Chili and wood extracts make bids for EU novel food status

A derivative of chili with weight-management potential and an extract of wood with cardiovascular benefits are the two latest ingredients to be submitted under the European Union's Novel Foods Regulation.

Japan's Ajinomoto has applied for approval for dihydrocapsiate (DHC), a component that occurs naturally in chili peppers. The company claims the ingredient can speed up energy expenditure and fat oxidation, resulting in weight loss.

Because chili peppers contain relatively small amounts of DHC, Ajinomoto plans to produce it synthetically and add it to a range of foods such as baked goods, beverages, confectionery, cereals and desserts.

In its dossier, the company says: "The evidence from safety studies presented in this application together with calculations of anticipated usage and use levels indicate that DHC will be safe for consumers when incorporated into specified food items as a food ingredient at concentrations designed to provide a maximum of 3mg per serving or portion of food." DHC already has GRAS status in the US.

Meanwhile, Russia-based Ametis JSG has applied for permission to market taxifolin, an extract of Dahurian larch wood that has been marketed in Russia and the U.S. for 15-20 years in food supplements.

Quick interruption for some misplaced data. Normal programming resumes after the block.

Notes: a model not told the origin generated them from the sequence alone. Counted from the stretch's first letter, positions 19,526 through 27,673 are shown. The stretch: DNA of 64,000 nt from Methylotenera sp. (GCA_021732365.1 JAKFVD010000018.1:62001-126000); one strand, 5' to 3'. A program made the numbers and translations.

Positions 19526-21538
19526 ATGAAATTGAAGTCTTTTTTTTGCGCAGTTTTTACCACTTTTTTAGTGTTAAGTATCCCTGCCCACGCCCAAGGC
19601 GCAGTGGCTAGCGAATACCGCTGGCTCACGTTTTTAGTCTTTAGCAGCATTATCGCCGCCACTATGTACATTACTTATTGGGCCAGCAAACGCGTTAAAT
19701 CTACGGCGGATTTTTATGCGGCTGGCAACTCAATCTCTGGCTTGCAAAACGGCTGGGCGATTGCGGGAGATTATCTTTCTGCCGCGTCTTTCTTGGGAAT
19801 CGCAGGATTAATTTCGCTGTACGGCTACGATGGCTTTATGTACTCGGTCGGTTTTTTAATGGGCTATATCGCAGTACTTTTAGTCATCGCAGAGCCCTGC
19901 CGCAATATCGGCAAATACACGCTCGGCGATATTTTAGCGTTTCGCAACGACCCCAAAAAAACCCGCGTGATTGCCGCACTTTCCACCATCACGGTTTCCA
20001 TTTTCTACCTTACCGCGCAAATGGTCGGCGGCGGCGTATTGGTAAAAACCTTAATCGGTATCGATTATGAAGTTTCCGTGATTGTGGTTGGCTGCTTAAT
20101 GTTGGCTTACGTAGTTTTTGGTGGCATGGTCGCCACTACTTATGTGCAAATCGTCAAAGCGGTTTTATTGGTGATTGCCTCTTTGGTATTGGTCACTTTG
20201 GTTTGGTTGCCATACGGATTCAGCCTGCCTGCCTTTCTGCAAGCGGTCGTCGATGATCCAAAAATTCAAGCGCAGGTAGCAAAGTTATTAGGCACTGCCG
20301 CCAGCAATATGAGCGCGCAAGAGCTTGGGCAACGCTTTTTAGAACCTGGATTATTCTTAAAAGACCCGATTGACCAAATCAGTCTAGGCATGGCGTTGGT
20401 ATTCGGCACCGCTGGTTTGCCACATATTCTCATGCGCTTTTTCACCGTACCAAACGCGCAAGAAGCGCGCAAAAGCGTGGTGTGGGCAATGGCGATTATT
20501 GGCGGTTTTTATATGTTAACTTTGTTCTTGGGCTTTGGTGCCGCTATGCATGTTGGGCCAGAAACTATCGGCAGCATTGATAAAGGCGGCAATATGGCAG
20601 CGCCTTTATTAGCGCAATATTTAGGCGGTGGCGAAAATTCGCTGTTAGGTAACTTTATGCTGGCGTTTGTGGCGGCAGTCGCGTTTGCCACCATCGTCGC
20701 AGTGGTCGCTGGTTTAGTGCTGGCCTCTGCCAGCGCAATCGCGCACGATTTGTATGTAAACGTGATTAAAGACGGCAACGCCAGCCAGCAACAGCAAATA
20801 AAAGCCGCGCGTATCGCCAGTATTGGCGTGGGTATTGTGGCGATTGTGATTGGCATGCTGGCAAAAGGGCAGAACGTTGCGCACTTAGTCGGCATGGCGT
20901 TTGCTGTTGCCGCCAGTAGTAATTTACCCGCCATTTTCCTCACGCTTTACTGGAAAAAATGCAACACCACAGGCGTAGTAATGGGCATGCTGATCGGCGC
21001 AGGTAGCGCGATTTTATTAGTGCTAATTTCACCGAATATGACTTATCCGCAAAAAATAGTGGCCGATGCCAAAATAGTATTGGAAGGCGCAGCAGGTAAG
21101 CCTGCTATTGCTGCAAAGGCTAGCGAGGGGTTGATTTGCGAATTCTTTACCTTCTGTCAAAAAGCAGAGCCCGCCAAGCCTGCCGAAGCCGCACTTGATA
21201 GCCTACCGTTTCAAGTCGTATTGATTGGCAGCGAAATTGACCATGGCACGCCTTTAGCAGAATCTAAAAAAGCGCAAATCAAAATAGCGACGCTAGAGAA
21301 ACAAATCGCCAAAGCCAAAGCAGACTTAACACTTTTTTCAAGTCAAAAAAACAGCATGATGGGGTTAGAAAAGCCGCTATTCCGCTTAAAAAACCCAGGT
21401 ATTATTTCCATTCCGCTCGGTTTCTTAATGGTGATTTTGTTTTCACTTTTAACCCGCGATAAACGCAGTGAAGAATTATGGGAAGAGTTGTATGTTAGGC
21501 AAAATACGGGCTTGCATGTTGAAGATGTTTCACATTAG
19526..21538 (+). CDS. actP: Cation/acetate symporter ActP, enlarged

Ametis JSG is seeking an authorization to market taxifolin as a dietary supplement in dairy, meat and confectionery products, as well as in oil and fats, and alcoholic and non-alcoholic beverages. The ingredient is said to offer antioxidant effects, anti-inflammatory and anti-allergic properties, and cardiovascular protection.

In its dossier, Ametis JSG says: "Taxifolin from larch wood is a beneficial, safe and well-tolerated novel food ingredient. Taxifolin is a natural compound, present in a variety of different foods. Accordingly, the novelty about taxifolin concerns mainly its origin from the wood of Dahurian larch trees, which has not been sufficiently consumed as food within the EU before."

Under EU law, a novel food is a product that does not have a significant history of consumption in the EU prior to 15 May 1997. Companies wishing to market such a food or ingredient must first prove it is safe to eat.